Far-left politician Alberto Garzón has sparked a fierce debate in Spain about the state of the country’s farms and their impact on its waterways and countryside.
In an interview with the Guardian in December 2021, Garzón said that industrial mega-farms aren’t “at all sustainable” and that “they pollute the soil, they pollute the water and then they export this poor-quality meat from these ill-treated animals.”
He is correct. Industrial, intensive farms have increasingly been supplanting traditional smallholder farmers for years now, pushing them out of the marketplace thanks to their ability to produce cheap meat. They do this by cramming the animals into crowded barns or cages, by feeding them growth hormones, and prioritizing quantity over quality–both of the animals’ life and the taste of the meat–all of which is made possible by cutting corners when it comes to mitigating the environmental impact of their activities.
Farms with more than 2,000 head of pig or more than 750 breeding sows with piglets are actually required to be cataloged in Spain’s State Register of Pollutant Emissions and Sources (PRTR) because they are already well-known to authorities as major polluters. There are currently around 3,000 of these facilities in Spain, which emitted 96,158 tonnes of methane in 2019 alone–almost half of the total emissions from all pig farming in the country.
Spain is the world’s third-largest exporter of pork behind China and the US, and between 2013 and 2019 there were an average of 20,000 more pigs a week in the country’s factory farms. The organic waste, or slurry, produced by all these thousands of pigs trickles down into the subsoil and later gets washed into the waterways, carrying with it high levels of polluting nitrates of the kind that are currently plaguing Murcia’s Mar Menor lagoon.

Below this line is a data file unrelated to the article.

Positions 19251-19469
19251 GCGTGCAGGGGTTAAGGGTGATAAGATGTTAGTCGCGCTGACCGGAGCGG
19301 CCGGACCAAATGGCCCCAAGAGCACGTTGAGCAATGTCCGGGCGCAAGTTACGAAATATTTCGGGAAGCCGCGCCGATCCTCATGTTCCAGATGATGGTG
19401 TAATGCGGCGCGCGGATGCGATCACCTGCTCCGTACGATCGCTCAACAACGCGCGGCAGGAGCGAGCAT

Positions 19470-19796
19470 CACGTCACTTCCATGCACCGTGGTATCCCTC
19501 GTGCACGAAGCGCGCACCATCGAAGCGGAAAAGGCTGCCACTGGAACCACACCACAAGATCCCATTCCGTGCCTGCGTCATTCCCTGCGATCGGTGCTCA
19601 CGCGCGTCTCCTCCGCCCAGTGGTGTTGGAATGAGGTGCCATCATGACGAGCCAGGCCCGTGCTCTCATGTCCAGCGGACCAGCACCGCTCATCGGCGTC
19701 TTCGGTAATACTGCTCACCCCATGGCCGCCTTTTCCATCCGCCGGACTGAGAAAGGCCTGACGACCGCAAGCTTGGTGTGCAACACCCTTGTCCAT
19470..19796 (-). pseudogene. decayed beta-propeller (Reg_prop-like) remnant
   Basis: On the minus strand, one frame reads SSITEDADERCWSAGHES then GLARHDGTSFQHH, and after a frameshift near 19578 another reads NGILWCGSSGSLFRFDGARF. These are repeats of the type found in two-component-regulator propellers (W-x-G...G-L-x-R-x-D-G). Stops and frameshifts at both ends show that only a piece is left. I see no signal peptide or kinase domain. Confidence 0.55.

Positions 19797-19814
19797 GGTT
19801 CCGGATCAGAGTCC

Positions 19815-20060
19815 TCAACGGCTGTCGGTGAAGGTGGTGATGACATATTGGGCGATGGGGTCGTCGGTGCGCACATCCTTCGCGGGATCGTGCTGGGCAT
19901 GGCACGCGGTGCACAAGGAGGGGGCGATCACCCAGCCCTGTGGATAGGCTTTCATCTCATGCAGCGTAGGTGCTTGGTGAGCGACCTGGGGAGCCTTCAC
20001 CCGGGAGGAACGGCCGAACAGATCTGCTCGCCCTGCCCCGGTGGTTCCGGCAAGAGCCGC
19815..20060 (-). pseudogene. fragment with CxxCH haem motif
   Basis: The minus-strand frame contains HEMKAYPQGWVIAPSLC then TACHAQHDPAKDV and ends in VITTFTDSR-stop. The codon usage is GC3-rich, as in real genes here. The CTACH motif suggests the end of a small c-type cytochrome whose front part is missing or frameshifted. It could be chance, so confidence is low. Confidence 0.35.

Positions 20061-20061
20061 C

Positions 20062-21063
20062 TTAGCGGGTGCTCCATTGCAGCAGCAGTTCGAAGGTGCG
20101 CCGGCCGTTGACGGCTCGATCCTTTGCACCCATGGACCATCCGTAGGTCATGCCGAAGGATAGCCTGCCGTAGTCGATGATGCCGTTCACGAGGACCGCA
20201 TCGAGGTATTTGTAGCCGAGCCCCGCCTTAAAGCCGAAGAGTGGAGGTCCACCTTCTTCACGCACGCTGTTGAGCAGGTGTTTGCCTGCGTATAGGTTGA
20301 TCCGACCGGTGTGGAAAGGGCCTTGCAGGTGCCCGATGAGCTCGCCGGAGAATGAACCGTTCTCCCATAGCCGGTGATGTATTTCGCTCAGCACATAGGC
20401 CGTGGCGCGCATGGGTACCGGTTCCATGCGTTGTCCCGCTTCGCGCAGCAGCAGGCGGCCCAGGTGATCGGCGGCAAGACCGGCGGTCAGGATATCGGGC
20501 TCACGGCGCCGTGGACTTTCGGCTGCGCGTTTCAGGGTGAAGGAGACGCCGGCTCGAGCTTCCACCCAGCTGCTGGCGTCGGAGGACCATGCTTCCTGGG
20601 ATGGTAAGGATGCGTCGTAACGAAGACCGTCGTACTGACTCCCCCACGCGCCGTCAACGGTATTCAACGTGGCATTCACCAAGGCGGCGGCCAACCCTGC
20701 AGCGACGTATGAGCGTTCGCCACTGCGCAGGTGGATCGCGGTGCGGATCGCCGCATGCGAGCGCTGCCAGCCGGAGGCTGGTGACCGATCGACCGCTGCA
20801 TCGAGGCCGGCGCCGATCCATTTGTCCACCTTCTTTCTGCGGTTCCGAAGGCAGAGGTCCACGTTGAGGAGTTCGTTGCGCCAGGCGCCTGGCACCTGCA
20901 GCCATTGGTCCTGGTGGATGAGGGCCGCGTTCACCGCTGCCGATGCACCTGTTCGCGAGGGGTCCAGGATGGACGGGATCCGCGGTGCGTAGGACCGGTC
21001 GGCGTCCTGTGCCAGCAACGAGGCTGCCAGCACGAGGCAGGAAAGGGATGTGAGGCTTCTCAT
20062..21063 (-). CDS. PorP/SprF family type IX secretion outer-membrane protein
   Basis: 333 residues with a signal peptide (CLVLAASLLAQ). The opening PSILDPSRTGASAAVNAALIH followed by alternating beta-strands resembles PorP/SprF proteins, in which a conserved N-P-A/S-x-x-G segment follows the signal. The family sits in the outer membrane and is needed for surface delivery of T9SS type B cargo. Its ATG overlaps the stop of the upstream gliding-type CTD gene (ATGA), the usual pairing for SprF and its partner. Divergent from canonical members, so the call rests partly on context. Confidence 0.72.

In the past, the kind of obvious and factually accurate statement made by Garzón did not provoke backlash from political parties on the left or right. Nor did it outrage a public that can be sensitive to comments critical of Spain.
But this time the meat industry, sensing a threat to its profit margins, took offense. When Garzón said that factory-farmed meat “is a poorer quality meat, it is also a mistreatment of animals and it has a huge and disproportionate ecological impact”, industrial meat producers like the Fuentes Group in Murcia started a media campaign claiming that Garzón had described all Spanish meat as inferior. According to former Podemos leader Pablo Iglesias, they paid to get this version of the story published on MSN News in Spain, with friends of the meat industry, including politicians from the conservative Popular Party (PP) and the far-right Vox, fanning the flames it ignited on social media. All other national media then repeated the lie, whipping up a frenzy against Garzón as a traitor to his country and prompting calls for him to resign.
The fate of one politician’s career aside, the debate is starting to bring to light the horrendous conditions in which many pigs, cows, and chickens live in factory farms all over Spain, along with the true environmental cost of such agricultural practices.
Whatever one’s position on the political spectrum, on outspoken politicians, or on meat consumption, the evidence against Spain’s meat industry cannot be ignored. Nor can we afford any longer to turn away from the sad truth of what we are doing to our local environment.
Correction: A previous version of this article incorrectly referred to industrial farms as macrogranjas, which is not an official term and roughly translates to “huge farm.”
Tom Beck is a journalist and Editor of the English-language digital news platform SpanishNewsToday.com, which is dedicated to highlighting environmental injustices in Spain. Connect with him on Twitter @TomBenBeck and LinkedIn.